He turned back to Xena, torn by indecision.
She sneered at him. "Showing mercy is a sign of weakness," she jeered.
Hephaestion stepped to Alexander's side and put his hand upon the general's shoulder. "Xena's words prove the truth of Gabrielle's," he said quietly.
Alexander lowered his sword, and pointed at me. "See there, Xena. There stands Gabrielle, the Poet of Potidaea. Seven years ago you crucified her, my dearest friend, for telling stories at an inn. But I rescued her, and she survived your torture, and she began to speak against you." He spread his arms. "Her wisdom, her vision, led me on this path. Her words helped raise an army to defeat you. And because of my love for her, I will not betray that vision now. May Athena strike me dead if I should ever become a leader like you, without conscience, mercy, or compassion."
Xena snorted. "You won't remain a leader very long, then. While Athena may not be the one to kill you, some traitor will. You can't hold power with compassion, and mercy will be your downfall."
Alexander laughed, and I could tell he was truly amused. "You're a brilliant warrior, Xena. It amazes me that you can be such a fool in other matters."
The former Destroyer of Nations snarled at this. Apparently she was unused to being called a fool.
"You'll see!" she spat. "I'll give it less than a year before you're dead! Do you honestly expect to be able to hold my empire together?! You?! And your little one-legged bard?! You'll both be torn to pieces!"
I smiled. Alexander would hold the empire together, I had no doubts. He possessed a charisma that would lead men to do anything for him. Xena held her empire together by fear until it crumbled in the face of a greater force. Alexander would hold his empire together through love. His army loved him; his followers loved him; and soon, I was certain; the world itself would love him.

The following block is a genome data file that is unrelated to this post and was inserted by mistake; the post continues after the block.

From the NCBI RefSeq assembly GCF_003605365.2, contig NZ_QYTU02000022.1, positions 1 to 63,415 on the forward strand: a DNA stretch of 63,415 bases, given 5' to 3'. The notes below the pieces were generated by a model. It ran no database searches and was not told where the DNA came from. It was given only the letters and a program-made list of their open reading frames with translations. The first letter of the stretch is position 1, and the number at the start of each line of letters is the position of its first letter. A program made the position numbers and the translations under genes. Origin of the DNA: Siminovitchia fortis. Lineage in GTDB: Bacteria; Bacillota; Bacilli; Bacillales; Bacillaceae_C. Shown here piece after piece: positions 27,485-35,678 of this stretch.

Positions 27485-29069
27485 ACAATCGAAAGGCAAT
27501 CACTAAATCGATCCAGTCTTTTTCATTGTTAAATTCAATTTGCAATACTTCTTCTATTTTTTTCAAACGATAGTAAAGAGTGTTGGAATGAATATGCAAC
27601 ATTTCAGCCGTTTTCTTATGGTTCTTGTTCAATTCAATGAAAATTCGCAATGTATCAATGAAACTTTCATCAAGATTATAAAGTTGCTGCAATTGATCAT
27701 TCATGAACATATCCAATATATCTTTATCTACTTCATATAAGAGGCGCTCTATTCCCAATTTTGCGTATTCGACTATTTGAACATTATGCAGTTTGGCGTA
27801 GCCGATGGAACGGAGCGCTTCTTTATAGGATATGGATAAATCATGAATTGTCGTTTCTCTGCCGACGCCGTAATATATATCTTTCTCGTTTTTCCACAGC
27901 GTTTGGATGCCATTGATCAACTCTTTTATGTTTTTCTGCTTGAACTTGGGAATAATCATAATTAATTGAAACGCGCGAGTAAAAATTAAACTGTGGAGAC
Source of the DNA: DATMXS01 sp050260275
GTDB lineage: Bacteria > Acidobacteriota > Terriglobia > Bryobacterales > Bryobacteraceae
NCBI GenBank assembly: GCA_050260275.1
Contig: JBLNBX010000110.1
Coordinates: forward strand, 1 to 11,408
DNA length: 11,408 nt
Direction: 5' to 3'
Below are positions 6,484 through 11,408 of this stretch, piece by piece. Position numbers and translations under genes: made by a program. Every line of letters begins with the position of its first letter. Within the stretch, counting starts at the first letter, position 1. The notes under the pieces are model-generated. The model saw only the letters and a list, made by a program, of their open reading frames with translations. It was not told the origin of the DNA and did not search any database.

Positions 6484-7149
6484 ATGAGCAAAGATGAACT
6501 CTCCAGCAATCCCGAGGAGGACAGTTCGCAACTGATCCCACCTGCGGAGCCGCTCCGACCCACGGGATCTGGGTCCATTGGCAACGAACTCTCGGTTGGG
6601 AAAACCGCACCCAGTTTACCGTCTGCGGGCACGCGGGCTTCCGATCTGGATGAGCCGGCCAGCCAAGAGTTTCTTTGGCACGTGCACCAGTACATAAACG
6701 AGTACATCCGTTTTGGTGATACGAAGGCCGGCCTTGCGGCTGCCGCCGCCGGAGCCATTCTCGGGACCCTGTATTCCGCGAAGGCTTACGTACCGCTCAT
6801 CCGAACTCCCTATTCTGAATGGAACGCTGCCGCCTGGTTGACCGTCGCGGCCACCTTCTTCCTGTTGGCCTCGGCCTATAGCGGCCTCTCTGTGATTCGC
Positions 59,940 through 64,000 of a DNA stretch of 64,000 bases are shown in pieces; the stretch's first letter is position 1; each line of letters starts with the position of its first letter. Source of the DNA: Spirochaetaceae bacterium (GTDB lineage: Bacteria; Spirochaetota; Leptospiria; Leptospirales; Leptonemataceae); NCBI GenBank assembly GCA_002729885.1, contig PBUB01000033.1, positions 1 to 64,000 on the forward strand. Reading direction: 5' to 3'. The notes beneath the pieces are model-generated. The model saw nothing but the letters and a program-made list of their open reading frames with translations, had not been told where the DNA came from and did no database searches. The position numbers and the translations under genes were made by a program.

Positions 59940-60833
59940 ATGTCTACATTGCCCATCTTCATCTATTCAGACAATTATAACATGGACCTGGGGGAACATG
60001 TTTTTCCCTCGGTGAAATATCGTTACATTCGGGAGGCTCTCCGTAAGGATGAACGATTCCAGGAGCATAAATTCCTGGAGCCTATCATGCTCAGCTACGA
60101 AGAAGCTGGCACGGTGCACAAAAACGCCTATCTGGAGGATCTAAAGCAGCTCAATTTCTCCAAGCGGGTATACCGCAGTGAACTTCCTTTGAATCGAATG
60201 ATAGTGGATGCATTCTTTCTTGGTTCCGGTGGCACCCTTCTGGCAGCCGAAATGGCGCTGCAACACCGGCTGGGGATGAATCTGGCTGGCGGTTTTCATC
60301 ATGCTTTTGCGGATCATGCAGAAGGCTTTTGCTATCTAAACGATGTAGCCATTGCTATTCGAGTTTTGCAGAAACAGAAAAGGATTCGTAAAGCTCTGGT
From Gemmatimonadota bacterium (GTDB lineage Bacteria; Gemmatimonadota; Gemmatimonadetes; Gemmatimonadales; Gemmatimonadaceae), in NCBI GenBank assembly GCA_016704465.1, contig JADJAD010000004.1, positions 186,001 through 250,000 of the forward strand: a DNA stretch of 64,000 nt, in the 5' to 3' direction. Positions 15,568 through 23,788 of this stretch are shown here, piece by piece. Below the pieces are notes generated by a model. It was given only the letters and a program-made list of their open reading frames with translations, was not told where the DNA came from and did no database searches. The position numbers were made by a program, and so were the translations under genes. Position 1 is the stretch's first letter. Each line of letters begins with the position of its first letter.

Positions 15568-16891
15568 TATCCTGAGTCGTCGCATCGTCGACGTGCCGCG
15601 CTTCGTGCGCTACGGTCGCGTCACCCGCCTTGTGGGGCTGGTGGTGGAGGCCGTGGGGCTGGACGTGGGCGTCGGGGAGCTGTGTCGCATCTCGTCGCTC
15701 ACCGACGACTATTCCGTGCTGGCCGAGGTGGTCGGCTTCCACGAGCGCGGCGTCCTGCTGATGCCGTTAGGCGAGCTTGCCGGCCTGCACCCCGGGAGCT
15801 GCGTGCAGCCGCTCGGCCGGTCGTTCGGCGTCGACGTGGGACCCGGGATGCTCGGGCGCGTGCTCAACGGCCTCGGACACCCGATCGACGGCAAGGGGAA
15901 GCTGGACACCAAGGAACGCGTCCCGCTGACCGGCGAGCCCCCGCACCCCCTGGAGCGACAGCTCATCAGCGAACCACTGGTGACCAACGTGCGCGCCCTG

Alexander, too, smiled at Xena's words. "I do not profess to see the future, Xena. I only know this: that you, who once claimed to be invincible, kneel before me, defeated. I do not trust your gift of foresight."
Several of the surrounding commanders chuckled.
Xena was livid. "Go ahead and kill me now, you bastard son of a whore."
"No, Xena. You will be imprisoned until you admit to me that you are conquered. And since I suspect you are far too proud to ever do that, I do not expect to have to consider further judgement against you." He looked to Hephaestion. "See to it that she is not hurt. Place her in sturdy chains, and do not release her arms for any reason. Make sure that they are secured to her ankles. Remember that she can kill with a touch. She is dangerous, even now."
Hephaestion nodded. "It will be done."
I watched in satisfaction as the Destroyer of Nations was hauled away by guards, her normally beautiful face twisted by anger. There was one, I thought, who would never be healed by love.